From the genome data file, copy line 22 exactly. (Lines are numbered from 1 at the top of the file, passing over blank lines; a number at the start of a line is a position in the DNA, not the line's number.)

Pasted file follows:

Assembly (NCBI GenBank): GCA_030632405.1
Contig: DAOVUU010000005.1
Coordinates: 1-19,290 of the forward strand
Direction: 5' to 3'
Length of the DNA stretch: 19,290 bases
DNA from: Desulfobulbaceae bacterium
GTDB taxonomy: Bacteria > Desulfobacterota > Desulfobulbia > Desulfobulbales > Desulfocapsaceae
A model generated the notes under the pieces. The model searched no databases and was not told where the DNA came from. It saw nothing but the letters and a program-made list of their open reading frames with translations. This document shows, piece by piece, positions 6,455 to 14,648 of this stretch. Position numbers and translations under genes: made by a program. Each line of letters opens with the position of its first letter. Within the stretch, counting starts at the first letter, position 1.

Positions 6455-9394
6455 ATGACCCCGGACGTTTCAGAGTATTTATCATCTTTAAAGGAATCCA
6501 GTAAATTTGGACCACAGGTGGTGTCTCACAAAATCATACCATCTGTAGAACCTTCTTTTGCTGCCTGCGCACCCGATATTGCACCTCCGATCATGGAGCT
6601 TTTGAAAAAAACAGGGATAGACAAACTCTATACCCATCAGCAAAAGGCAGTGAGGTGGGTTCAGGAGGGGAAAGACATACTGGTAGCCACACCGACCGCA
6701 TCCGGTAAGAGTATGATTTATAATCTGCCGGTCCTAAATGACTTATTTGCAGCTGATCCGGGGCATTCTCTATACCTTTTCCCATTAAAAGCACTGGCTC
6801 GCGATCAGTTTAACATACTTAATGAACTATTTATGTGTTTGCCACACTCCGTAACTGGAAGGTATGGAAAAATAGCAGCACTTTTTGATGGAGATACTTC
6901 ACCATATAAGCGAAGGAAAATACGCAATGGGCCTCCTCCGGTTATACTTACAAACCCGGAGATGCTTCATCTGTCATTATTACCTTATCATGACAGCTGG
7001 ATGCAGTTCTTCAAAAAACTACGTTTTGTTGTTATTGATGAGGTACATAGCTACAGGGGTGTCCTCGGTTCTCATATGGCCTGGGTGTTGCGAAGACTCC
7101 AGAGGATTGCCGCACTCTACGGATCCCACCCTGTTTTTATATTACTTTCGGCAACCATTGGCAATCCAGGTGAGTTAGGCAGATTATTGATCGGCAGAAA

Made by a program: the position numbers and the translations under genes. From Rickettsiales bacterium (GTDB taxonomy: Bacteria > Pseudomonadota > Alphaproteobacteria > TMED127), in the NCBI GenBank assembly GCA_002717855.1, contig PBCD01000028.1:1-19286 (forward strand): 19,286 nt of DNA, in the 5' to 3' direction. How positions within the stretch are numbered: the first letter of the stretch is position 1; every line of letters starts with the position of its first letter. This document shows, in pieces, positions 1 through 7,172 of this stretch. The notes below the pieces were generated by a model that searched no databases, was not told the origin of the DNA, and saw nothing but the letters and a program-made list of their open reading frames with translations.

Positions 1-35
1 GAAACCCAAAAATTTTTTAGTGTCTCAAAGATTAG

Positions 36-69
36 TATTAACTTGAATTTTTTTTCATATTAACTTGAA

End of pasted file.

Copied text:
36 TATTAACTTGAATTTTTTTTCATATTAACTTGAA